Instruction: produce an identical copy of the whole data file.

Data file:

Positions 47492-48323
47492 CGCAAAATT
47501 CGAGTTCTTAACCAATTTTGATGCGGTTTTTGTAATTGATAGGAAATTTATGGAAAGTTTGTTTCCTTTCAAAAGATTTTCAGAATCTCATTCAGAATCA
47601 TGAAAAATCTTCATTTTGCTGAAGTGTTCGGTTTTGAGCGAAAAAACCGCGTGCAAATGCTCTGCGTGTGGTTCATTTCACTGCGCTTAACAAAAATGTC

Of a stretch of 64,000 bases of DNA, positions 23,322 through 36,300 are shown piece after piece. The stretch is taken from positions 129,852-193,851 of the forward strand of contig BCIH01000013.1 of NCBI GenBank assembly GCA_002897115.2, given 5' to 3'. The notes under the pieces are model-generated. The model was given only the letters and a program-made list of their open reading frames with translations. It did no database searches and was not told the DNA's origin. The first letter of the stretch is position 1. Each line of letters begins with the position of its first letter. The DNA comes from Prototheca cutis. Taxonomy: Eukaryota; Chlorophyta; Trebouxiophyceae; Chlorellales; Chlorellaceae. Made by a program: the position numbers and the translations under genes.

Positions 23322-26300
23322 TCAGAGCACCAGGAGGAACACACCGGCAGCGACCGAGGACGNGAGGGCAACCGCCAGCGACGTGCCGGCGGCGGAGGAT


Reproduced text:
Positions 47492-48323
47492 CGCAAAATT
47501 CGAGTTCTTAACCAATTTTGATGCGGTTTTTGTAATTGATAGGAAATTTATGGAAAGTTTGTTTCCTTTCAAAAGATTTTCAGAATCTCATTCAGAATCA
47601 TGAAAAATCTTCATTTTGCTGAAGTGTTCGGTTTTGAGCGAAAAAACCGCGTGCAAATGCTCTGCGTGTGGTTCATTTCACTGCGCTTAACAAAAATGTC

Of a stretch of 64,000 bases of DNA, positions 23,322 through 36,300 are shown piece after piece. The stretch is taken from positions 129,852-193,851 of the forward strand of contig BCIH01000013.1 of NCBI GenBank assembly GCA_002897115.2, given 5' to 3'. The notes under the pieces are model-generated. The model was given only the letters and a program-made list of their open reading frames with translations. It did no database searches and was not told the DNA's origin. The first letter of the stretch is position 1. Each line of letters begins with the position of its first letter. The DNA comes from Prototheca cutis. Taxonomy: Eukaryota; Chlorophyta; Trebouxiophyceae; Chlorellales; Chlorellaceae. Made by a program: the position numbers and the translations under genes.

Positions 23322-26300
23322 TCAGAGCACCAGGAGGAACACACCGGCAGCGACCGAGGACGNGAGGGCAACCGCCAGCGACGTGCCGGCGGCGGAGGAT